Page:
Cuzco is sublime, but its neighbors also have charm. In June Walter, David, and I made a trip to La Paz in nearby Bolivia. We had an unforgettable experience seeing new things, laughing, and playing in the streets of La Paz.
I was drawn to the people with their charismatic and happy smiles. It was like being in Cuzco. The main difference I saw was in the dress of the women. They were like gems with their attractive dresses and shawls with shining threads and decorations of embroidered flowers. Their ears gleamed with with their earrings of silver and gold, as well as sometimes imitation metals.
Of course their dress varied according to social status. But still the people seemed the same as those in Cuzco. The main difference was their accent on speaking and the typical woman’s dress that in Bolivia they call “cholita” with their shawls and brightly colored skirts.
During our whole stay I was delighted with the Eastern Andean mountain range. These beautiful white mountains, covered with snow, illuminated our stay. You could see them from any part of El Alto, the city that grows on the flat altiplano, and you could not stop looking at them since they transmit peace with their snowy costume.
To go from El Alto to the city of La Paz proper is a small tip of some forty-five minutes to an hour. On the way down they entire city of La Paz opens before you with its homes filling the valley’s sides and on the main streets are high rises grow in chains. Some of them are forty floors high. The roads are filled with cars and traffic is thick.
Above the city you see a spectacular view of the Apu Illimani (the mountain Lord) who throughout the whole trip shared its beauty with us.
La Paz is a city that is modernizing quickly. It is a large city and a bit of a disorderly city. It seems like an ants nest with all its cars and all the pedestrians walking everywhere. Its drivers often don’t seem to respect the bus stops and the traffic signs.
I was very curious when I saw in the midst of all this traffic people dressed as zebras and donkeys. They were trying to bring and maintain order in the streets. I asked myself why they were taking the responsibility for a seemingly impossible task both int he city and in El Alto.
We met David’s nephew, Joaquin, who is from La Paz. He told us the zebra is white and black just like the colors of the pedestrian crosswalks. These personages have the difficult task of making everyone aware that the black and white lines were not painted in vain. About the donkey, he said that this personage had the task of embarrassing the persons who do not obey the cross walks.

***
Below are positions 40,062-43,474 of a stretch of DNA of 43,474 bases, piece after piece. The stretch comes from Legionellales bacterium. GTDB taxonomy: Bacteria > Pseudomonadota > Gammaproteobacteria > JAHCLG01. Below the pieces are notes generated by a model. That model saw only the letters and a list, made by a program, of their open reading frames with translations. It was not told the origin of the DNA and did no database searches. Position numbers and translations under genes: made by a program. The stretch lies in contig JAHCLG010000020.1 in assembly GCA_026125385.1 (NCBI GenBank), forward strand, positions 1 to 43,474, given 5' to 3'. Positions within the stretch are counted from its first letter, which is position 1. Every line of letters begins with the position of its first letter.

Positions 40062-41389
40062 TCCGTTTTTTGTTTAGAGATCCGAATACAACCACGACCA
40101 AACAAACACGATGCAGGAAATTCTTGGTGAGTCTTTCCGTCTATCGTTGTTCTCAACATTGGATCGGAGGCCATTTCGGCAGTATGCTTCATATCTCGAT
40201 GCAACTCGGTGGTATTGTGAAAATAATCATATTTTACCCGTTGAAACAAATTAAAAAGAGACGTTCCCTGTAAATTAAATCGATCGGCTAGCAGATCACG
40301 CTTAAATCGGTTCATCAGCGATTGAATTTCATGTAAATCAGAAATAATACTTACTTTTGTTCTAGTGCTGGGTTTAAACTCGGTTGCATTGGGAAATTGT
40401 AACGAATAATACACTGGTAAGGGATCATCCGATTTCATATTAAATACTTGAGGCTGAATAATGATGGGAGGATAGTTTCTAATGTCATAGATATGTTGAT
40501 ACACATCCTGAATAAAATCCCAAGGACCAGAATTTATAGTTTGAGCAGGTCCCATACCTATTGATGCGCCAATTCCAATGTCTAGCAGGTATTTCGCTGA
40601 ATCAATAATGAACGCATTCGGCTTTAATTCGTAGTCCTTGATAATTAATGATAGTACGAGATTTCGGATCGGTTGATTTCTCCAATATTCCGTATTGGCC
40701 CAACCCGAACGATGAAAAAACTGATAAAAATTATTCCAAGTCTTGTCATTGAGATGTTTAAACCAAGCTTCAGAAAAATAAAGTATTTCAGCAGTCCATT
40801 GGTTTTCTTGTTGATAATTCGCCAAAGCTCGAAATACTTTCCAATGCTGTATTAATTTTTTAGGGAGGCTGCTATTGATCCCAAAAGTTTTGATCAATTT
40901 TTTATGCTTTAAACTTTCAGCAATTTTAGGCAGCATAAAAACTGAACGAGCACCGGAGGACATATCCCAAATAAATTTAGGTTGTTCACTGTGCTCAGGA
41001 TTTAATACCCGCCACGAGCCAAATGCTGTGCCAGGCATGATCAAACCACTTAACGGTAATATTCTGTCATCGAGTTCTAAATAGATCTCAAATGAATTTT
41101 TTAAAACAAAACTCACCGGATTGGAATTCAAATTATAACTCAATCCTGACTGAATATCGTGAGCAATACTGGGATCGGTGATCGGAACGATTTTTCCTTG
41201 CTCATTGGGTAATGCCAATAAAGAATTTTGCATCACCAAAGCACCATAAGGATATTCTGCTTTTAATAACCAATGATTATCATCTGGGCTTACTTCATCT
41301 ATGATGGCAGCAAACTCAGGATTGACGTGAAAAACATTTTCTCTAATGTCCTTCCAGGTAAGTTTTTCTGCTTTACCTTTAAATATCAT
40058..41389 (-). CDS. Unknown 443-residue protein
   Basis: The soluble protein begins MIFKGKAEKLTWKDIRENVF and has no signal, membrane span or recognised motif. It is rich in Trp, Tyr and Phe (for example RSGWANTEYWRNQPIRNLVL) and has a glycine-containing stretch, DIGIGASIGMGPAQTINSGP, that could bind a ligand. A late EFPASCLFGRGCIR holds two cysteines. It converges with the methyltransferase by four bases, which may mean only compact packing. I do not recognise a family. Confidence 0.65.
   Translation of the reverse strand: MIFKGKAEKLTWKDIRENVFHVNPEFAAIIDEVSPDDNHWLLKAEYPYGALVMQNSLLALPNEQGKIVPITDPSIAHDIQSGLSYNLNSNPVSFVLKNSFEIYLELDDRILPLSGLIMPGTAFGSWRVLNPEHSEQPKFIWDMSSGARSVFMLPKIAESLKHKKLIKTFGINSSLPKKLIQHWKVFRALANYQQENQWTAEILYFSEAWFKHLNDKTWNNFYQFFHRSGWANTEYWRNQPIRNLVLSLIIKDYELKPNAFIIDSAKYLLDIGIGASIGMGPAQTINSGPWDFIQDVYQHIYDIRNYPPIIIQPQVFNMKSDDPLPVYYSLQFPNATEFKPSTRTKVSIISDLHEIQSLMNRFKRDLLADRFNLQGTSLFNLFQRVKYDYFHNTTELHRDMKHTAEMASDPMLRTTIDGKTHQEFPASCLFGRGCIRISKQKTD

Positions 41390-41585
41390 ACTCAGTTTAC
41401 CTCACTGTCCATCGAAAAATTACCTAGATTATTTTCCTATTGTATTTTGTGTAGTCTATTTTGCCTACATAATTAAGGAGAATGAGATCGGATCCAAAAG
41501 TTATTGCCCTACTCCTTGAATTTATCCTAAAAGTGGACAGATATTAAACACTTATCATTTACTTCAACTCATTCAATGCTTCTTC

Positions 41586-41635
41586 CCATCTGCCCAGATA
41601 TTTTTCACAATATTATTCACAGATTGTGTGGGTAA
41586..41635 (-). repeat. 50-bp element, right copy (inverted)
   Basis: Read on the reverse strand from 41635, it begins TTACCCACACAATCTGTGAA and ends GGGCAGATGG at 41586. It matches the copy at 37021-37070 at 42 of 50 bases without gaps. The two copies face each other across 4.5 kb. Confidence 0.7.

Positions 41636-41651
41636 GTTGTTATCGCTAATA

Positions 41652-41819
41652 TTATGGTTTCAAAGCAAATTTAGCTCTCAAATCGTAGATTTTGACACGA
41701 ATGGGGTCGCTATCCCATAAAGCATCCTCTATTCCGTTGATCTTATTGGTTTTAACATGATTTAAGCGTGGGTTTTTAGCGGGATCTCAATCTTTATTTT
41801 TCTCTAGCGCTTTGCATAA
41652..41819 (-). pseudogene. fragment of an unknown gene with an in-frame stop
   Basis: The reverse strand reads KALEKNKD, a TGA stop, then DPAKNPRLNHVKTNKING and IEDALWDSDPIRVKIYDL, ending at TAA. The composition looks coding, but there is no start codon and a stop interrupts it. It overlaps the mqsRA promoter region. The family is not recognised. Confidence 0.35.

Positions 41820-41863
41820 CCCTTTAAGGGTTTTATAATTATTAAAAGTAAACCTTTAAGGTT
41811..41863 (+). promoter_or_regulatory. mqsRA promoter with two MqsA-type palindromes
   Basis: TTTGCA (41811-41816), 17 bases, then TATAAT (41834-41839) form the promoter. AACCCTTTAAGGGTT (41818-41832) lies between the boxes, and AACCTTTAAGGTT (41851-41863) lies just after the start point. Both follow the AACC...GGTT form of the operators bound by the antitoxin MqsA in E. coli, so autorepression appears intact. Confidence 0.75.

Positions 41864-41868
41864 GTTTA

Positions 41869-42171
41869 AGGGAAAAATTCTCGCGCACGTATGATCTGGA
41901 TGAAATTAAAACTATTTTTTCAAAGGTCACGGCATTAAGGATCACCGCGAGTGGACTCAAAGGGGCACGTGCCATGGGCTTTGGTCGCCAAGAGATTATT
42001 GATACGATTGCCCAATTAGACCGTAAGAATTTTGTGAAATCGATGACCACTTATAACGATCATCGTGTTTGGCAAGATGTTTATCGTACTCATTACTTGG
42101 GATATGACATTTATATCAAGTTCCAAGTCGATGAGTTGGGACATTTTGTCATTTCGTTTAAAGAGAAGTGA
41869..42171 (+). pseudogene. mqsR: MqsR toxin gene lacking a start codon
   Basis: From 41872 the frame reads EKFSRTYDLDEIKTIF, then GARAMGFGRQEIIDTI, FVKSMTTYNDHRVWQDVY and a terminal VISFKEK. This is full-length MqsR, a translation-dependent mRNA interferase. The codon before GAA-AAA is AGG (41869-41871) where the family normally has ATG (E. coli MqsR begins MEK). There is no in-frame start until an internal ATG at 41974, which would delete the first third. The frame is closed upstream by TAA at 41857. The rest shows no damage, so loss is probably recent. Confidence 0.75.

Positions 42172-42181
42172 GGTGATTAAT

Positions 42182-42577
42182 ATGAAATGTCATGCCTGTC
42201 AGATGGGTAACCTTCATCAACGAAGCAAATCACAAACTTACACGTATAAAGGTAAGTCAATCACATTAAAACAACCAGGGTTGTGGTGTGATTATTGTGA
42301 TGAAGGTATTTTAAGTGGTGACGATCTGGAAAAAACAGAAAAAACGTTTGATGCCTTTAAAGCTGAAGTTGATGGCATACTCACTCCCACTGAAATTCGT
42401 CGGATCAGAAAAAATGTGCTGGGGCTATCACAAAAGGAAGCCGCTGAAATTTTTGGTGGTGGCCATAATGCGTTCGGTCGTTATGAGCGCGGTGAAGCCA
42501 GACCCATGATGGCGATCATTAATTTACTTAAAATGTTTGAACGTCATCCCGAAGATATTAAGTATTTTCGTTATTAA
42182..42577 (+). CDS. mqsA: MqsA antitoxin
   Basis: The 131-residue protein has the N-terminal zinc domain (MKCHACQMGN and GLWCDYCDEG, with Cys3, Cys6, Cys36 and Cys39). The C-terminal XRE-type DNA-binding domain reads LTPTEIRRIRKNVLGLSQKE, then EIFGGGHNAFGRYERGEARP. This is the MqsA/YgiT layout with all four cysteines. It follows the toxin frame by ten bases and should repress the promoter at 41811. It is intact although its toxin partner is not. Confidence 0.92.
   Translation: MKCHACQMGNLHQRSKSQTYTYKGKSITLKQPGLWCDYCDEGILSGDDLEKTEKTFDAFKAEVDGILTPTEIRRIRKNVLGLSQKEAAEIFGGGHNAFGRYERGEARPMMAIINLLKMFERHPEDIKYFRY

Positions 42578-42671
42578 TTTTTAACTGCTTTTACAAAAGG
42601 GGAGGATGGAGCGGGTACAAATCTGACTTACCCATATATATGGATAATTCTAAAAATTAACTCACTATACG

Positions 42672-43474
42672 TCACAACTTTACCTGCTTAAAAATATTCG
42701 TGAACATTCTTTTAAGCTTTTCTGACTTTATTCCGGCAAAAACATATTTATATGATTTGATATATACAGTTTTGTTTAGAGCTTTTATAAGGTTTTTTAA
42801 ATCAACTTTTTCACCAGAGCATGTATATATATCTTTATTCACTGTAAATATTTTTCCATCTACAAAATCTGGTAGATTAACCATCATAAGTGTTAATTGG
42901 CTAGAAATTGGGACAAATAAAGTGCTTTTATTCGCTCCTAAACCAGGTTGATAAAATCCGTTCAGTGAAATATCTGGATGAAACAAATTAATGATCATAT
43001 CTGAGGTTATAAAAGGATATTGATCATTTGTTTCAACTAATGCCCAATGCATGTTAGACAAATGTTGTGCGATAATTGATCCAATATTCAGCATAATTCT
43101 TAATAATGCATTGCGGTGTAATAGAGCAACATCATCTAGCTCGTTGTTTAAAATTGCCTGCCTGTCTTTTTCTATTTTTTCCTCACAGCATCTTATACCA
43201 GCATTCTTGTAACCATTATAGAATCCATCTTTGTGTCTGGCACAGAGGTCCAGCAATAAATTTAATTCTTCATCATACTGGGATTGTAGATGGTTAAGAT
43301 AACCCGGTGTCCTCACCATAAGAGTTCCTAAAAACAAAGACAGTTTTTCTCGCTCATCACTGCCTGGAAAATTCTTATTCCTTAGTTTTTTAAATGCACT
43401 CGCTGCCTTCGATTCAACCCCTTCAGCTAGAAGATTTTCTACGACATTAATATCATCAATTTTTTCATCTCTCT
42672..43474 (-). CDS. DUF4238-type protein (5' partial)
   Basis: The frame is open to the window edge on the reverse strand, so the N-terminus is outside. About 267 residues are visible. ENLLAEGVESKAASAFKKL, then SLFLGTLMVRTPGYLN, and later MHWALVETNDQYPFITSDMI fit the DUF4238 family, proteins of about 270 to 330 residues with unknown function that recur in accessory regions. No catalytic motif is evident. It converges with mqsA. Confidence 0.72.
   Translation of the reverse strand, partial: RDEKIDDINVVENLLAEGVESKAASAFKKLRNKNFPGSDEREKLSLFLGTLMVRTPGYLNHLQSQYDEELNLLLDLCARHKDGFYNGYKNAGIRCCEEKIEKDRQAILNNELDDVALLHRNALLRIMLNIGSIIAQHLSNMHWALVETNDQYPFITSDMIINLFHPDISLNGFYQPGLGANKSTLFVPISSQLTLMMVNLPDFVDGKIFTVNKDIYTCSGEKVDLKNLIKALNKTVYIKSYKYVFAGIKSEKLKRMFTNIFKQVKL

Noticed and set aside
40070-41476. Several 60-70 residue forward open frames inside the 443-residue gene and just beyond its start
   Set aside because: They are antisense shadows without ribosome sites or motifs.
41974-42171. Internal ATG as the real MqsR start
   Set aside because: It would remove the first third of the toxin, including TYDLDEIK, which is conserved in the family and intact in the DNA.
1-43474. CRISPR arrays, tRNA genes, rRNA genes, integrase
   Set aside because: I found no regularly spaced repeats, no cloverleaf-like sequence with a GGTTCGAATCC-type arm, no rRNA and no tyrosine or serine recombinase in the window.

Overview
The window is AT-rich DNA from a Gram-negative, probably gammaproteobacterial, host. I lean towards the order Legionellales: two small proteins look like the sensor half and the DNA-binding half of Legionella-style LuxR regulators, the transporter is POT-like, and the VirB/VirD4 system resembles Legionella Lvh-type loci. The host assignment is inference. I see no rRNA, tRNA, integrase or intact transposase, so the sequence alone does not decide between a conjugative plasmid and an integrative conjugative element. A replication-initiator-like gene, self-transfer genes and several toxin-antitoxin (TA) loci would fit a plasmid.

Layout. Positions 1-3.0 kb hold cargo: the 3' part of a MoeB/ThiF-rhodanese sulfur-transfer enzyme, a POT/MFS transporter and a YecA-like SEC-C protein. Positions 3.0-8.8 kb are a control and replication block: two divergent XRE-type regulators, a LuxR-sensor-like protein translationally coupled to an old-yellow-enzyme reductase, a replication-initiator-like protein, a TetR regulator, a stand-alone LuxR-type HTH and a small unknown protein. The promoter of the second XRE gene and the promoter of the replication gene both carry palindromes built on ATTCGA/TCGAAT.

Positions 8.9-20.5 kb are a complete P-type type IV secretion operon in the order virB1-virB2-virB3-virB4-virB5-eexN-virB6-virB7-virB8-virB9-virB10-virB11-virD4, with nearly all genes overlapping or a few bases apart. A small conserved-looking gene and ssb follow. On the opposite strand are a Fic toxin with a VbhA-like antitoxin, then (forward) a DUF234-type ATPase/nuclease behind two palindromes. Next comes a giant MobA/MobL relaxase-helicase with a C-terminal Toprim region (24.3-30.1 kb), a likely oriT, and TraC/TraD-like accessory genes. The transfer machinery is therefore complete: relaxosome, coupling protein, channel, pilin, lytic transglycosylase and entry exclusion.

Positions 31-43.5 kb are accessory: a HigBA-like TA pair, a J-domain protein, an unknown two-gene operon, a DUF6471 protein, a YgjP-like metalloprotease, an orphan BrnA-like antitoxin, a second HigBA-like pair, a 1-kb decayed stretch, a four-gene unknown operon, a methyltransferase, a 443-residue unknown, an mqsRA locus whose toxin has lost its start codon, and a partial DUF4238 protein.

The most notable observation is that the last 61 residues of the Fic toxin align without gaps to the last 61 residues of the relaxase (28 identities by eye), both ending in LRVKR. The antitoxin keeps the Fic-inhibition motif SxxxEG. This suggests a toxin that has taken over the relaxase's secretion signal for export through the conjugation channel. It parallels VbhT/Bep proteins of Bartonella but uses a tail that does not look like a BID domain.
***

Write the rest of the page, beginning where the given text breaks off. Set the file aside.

In the middle of this city we saw merchants scattered all over the place. There were large fairs and markets where you could find everything from a needle to the latest in technology and fashion. There were also food sellers in the fairs who offered passersby many different dishes.
I was intrigued by Bolivia’s broad and varied gastronomy, but like so many other things it reminded me of my Peru. The dishes had different names and the ingredients would vary. For example, pique a lo macho a great dish in Bolivia reminded me a lot of our lomo saltado. It had the same ingredients, with the main difference that the Bolivians added olives.
In La Paz’s southern zone is located the mall. There you can find many games. clothing stores, automobile vendors and much more. It is a palce where you can spend time with your friends and family members whether by watching a movie together, playing billiards of bowling, ice skating, or even soccer on an artificial football court.
A place is not just buildings and mountains, it is people. We spent some wonderful moments with David’s family, especially with Joaquin who became a wonderful friend. He showed us the Plaza Murillo, the Calle Camacho, and many other places. In our small tour we saw sculptors working in stone, wood, and metal.
Some showed amazing work made from things people throw away. We saw a well made black dog as well as a gigantic black spider made from discarded metal. They impressed us.
The night before returning to Cuzco we went out with David’s family to eat. We went to a place on the Prado, the beautiful strip of sidewalks and gardens in the middle of the main street. It was next to one of La Paz’s old movie theatre’s, the Monje Campero. David’s family likes to eat there as do many other people because the place was filled with Bolivians.
The waiter was telling us about a colleague who had worked there for decades and was well known by the family and who had recently passed away. That is how established this place is in the life of La Paz.
Downstairs, where we sat, the walls are filled with photographs of movie stars connecting the cafe, named Elys, with the movie theatre and the culture of cinema.
The food was good, but most importantly we enjoyed talking with the family. Then we went to a movie, though not at the theatre on the Prado but one in the mall. and the next morning we got up early to continue on our way to our much loved Cuzco.
We had a great time in La Paz. It was a marvelous stay, filled with feeling, and we left with strong hopes of returning to this city so much like Cuzco and yet still very much itself.